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Ontario man now holds world record as oldest kidney transplant recipient

Walter Tauro says he didn’t even know what Guinness World Records were before he was recognized by the popular British corporation as the world’s oldest kidney transplant recipient earlier this month.

“I never heard of it,” the 88-year-old said with a laugh during a Sunday phone interview from his home in Markham, Ont.

But once he learned more about the organization that tracks human achievements and the extremes of the natural world, the retired realtor said he feels happy he was recognized.

“I am feeling good and I’m back to normal,” he said.

Tauro said he moved to Ontario from India in 1965 and ran a successful real estate company for many years with his wife and two kids before his retirement.
In 2020, he said doctors discovered he had kidney disease.

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His treatment involved mandatory trips to the hospital three times a week, for four hours at a time, to receive dialysis, a process in which doctors try to replicate the kidney’s function by removing excess water and toxins from the blood stream.

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“I got tired of going to the dialysis,” he said.

The onerous treatments eventually prompted him to request placement on a list for a kidney transplant.

“I didn’t hear (about it) for three years after that,” he said.

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Then one day, in June 2023, a doctor at Toronto’s St. Michael’s Hospital notified Tauro a new kidney was available for transplant but warned he might not survive the procedure due to his age.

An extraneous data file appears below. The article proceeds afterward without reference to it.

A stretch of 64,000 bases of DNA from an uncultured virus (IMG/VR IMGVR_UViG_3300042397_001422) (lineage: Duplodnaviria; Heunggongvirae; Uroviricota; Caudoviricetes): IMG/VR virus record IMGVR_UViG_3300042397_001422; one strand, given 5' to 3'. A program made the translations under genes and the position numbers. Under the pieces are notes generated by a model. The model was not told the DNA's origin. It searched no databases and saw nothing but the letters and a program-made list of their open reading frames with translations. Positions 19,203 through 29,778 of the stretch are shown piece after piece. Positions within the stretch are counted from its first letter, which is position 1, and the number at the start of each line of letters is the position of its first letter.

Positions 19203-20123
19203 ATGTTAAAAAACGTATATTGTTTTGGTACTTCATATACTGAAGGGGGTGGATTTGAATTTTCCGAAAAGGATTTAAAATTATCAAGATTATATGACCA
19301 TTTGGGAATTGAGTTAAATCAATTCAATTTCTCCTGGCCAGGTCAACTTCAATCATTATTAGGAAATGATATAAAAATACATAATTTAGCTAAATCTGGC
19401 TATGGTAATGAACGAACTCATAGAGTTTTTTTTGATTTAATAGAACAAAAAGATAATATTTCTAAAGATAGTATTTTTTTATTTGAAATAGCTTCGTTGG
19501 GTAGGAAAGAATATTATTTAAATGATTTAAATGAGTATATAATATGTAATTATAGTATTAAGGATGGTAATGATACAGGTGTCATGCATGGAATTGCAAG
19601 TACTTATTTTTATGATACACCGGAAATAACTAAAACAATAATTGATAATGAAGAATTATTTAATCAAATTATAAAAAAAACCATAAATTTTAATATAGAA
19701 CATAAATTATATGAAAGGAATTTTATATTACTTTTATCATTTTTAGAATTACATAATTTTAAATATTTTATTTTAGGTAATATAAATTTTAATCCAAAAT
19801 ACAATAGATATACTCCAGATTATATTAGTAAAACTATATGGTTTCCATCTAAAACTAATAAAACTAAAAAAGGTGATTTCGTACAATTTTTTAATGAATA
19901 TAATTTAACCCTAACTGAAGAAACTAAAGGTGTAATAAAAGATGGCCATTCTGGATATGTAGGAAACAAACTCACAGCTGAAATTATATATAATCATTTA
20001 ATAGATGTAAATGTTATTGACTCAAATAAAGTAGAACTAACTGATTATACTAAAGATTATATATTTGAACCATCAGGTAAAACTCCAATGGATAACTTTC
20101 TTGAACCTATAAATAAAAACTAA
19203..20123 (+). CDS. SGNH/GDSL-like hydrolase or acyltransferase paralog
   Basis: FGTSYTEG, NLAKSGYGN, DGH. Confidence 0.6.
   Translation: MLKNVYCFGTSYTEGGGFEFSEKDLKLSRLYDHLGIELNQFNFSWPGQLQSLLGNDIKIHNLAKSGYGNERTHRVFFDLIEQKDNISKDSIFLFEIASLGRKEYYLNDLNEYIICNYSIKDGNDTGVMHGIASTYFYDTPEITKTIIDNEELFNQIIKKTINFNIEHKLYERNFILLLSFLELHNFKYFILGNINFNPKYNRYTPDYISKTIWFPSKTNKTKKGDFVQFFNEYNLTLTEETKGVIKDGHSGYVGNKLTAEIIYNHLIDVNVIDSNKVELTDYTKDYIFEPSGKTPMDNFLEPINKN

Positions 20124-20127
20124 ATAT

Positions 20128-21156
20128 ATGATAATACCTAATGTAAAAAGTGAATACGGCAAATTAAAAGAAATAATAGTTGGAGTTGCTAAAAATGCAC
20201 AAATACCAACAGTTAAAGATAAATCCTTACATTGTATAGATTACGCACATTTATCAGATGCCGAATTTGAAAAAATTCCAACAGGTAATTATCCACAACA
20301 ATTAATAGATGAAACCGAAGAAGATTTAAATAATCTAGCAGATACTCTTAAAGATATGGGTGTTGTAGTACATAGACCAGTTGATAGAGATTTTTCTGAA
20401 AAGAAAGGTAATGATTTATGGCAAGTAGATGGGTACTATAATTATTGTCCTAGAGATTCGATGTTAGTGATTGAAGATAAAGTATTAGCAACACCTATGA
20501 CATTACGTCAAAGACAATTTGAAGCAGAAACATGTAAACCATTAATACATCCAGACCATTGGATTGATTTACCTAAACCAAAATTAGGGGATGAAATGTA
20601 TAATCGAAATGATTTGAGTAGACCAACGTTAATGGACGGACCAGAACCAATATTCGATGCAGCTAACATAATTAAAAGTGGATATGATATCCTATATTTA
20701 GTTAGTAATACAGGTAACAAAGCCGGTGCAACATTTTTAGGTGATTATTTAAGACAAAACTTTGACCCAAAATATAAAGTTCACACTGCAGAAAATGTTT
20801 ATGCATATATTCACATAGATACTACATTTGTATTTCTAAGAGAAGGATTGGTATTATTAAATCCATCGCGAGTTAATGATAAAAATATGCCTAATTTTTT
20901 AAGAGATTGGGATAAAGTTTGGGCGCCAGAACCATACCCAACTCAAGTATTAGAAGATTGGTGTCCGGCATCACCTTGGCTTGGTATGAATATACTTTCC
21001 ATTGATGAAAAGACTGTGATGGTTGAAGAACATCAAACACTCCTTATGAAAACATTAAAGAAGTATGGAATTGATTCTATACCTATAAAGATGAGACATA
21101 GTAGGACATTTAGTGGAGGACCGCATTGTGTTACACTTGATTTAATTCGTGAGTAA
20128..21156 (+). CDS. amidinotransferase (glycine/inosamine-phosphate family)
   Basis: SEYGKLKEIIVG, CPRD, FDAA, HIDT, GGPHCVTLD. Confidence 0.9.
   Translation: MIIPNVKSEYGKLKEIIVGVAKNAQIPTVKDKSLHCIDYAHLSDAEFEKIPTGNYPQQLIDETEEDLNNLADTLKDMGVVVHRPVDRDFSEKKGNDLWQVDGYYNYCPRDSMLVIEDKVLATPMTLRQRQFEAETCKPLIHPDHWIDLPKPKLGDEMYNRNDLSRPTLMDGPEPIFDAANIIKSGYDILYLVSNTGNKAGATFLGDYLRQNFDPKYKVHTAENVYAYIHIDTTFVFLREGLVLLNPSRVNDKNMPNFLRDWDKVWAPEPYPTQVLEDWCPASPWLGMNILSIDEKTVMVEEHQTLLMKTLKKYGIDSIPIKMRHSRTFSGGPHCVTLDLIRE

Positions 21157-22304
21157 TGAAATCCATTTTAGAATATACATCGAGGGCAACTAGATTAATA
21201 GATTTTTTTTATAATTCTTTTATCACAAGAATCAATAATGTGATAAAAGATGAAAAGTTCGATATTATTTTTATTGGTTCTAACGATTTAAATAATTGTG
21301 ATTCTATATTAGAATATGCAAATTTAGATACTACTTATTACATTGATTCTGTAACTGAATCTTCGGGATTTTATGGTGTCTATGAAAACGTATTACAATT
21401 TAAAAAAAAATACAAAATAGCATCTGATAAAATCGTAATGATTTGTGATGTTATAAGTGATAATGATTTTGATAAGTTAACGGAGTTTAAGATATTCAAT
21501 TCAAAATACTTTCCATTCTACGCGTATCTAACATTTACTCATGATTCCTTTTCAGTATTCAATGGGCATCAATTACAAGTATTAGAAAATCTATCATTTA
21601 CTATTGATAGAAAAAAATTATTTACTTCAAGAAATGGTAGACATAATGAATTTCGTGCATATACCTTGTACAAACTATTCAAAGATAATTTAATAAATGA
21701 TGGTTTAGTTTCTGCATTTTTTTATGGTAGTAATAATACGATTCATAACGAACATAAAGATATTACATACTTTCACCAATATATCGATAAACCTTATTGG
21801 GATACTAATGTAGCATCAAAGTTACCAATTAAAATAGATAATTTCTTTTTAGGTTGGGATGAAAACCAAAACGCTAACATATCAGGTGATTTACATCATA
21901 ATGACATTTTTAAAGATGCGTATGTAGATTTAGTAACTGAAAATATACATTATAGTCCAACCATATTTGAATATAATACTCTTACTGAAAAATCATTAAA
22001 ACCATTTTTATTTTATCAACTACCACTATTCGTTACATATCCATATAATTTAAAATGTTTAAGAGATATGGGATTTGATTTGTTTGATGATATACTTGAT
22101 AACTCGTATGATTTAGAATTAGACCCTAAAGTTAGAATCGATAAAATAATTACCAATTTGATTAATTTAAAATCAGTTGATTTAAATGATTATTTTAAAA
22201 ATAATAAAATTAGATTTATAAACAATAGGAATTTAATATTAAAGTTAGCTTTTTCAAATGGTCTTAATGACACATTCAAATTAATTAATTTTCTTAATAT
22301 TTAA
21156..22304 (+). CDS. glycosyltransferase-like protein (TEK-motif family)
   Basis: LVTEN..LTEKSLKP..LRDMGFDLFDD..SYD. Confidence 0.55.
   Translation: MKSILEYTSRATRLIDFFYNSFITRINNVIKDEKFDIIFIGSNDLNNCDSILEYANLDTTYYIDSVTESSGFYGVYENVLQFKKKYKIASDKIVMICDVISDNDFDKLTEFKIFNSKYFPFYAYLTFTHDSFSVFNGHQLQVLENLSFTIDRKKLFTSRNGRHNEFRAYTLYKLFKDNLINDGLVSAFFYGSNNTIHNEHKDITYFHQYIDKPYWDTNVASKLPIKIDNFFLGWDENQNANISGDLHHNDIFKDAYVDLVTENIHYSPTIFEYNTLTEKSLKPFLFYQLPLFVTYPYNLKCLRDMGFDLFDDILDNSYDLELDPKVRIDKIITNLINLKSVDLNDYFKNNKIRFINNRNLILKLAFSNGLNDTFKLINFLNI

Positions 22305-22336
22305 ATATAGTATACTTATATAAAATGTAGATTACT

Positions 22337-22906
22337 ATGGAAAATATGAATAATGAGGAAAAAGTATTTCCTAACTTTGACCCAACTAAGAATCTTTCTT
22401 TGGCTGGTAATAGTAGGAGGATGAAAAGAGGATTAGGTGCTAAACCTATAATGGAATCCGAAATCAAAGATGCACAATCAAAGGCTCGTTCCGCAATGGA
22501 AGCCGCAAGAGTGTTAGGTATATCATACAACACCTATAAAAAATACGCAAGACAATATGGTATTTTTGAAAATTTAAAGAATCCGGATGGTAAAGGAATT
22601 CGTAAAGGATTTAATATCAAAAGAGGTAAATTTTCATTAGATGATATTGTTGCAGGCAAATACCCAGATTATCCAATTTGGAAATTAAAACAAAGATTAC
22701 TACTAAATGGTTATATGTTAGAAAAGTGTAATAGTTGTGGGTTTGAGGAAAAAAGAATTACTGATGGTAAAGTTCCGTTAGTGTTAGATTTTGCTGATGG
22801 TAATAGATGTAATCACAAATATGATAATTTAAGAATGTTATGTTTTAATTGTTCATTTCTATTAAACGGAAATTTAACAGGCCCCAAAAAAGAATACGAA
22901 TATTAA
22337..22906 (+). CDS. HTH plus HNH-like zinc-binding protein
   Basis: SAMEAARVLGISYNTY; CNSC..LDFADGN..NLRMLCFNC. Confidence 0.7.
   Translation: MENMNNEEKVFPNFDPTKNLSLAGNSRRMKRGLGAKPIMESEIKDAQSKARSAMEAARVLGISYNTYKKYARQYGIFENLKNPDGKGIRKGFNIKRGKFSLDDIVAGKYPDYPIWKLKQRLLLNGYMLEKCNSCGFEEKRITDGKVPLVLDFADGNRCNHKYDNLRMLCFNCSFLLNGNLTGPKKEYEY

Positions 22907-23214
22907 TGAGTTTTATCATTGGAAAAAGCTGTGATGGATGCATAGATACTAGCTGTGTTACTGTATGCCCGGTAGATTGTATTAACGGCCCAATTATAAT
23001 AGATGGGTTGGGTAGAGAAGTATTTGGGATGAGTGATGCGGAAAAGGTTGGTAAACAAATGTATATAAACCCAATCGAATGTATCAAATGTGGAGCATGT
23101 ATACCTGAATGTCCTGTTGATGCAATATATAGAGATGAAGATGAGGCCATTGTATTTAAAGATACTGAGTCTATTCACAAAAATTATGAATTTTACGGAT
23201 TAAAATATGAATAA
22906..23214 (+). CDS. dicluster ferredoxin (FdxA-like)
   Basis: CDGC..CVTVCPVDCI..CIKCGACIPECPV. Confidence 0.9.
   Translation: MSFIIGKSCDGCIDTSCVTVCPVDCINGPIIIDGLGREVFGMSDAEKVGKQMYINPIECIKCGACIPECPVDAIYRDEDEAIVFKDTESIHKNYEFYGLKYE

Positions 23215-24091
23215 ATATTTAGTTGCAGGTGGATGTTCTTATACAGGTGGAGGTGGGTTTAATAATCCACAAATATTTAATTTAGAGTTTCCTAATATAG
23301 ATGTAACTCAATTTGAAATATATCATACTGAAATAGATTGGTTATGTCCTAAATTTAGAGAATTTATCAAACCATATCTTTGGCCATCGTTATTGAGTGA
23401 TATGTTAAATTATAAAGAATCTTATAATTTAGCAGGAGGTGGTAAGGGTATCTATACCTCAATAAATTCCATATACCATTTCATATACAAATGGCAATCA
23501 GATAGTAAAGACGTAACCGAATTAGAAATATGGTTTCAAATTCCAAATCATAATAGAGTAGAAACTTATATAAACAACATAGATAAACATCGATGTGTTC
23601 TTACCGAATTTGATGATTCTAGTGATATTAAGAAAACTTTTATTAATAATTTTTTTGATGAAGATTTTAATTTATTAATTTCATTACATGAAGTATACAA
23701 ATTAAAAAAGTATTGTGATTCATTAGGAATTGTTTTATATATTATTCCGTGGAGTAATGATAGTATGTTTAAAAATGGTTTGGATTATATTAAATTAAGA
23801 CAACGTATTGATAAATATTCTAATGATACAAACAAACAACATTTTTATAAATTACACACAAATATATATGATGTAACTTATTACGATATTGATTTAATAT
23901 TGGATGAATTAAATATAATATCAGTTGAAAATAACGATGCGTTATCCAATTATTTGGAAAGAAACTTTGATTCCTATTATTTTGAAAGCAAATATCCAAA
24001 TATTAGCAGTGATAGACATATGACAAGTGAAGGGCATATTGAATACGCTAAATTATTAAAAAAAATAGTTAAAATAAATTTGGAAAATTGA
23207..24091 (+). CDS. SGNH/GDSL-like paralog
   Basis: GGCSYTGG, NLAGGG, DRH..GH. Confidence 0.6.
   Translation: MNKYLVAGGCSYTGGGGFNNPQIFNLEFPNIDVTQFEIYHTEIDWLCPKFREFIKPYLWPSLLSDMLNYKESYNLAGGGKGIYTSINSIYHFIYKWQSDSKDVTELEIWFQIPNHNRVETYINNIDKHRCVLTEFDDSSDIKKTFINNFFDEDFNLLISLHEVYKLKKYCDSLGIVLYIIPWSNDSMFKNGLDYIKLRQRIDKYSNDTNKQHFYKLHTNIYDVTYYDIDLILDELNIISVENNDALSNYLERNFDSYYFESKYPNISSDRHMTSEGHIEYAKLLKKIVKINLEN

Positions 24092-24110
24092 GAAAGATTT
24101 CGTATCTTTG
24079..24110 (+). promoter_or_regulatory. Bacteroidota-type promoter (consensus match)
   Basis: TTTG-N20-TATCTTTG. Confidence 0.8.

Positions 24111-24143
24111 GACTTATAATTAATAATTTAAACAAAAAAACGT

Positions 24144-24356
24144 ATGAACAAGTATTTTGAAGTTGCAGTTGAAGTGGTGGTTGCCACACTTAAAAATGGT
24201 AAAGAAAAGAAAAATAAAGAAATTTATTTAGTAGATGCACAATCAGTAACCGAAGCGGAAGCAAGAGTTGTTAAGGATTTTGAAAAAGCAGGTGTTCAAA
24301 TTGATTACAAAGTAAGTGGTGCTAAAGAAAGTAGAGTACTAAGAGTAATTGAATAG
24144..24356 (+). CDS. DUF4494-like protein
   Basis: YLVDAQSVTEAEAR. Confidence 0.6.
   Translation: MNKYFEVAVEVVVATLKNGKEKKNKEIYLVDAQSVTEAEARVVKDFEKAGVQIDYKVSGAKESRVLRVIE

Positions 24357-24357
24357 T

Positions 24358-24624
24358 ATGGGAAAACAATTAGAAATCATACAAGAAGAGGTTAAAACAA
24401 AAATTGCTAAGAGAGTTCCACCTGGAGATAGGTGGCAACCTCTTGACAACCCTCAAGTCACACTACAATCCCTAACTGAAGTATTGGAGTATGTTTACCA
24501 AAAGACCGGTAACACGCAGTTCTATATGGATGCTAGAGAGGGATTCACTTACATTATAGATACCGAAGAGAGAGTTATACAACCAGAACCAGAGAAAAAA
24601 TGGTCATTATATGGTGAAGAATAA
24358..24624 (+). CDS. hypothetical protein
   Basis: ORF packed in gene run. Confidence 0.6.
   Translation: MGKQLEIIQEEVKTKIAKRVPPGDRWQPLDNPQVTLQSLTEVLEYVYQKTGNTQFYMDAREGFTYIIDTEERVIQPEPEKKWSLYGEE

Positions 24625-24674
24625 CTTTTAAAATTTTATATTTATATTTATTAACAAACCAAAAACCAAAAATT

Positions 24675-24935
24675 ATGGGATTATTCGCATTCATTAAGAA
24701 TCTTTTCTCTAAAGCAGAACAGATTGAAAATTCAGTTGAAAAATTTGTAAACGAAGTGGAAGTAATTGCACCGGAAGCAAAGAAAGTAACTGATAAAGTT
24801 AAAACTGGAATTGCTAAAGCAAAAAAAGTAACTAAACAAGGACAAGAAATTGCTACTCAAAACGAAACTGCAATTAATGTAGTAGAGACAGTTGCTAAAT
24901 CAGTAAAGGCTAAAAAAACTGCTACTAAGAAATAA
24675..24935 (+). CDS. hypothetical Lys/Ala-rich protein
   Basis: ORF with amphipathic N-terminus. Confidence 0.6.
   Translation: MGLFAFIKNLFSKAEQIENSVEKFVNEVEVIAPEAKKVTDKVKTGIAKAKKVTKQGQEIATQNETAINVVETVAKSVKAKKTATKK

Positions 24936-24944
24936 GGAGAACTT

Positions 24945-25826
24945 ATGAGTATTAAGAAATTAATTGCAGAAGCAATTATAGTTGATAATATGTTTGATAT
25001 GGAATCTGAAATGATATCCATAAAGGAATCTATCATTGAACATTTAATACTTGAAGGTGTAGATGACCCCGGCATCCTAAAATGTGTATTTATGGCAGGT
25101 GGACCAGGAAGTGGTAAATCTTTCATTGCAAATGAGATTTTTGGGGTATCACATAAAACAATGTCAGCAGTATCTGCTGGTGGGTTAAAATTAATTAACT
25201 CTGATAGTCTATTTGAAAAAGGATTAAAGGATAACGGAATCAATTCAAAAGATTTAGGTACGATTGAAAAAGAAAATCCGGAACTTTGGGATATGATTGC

After multiple tests, however, a surgeon cleared him to receive a kidney from an anonymous donor.

“It is not the age of the patient that matters, it is their overall health,” Meriam Jayoma-Austria, a registered nurse with St. Michael’s Kidney Transplant program, said in a statement.

“Walter went through the program seamlessly, from his heart assessments to a bone marrow analysis.”

Moments before his surgery, Tauro said his family still worried for him and said their final goodbyes.

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He said he reassured them he would be fine.

“I said, ‘Don’t worry. I’ll be back tomorrow morning.’ I had confidence,” he said, adding he was a little scared but trusted his doctors.

Guinness World Records said on its website that “Walter was resolute in his decision to have the transplant as he no longer wanted to do dialysis every day.”

Six hours after his surgery, Tauro said he remembers waking up.

As he recovered at the hospital for a month, overcoming some minor infections, Tauro said a nurse suggested he reach out to Guinness because she suspected he might be the world’s oldest kidney transplant recipient.

Tauro said the nurse’s intuition was correct and Guinness verified his record earlier this month.

Now Tauro said he is feeling healthy and enjoying his life with his family and two grandkids.

He said the experience has taught him that everyone needs to take a chance once in a while.

“If you don’t take a chance, nothing ever happens.”

&© 2024 The Canadian Press

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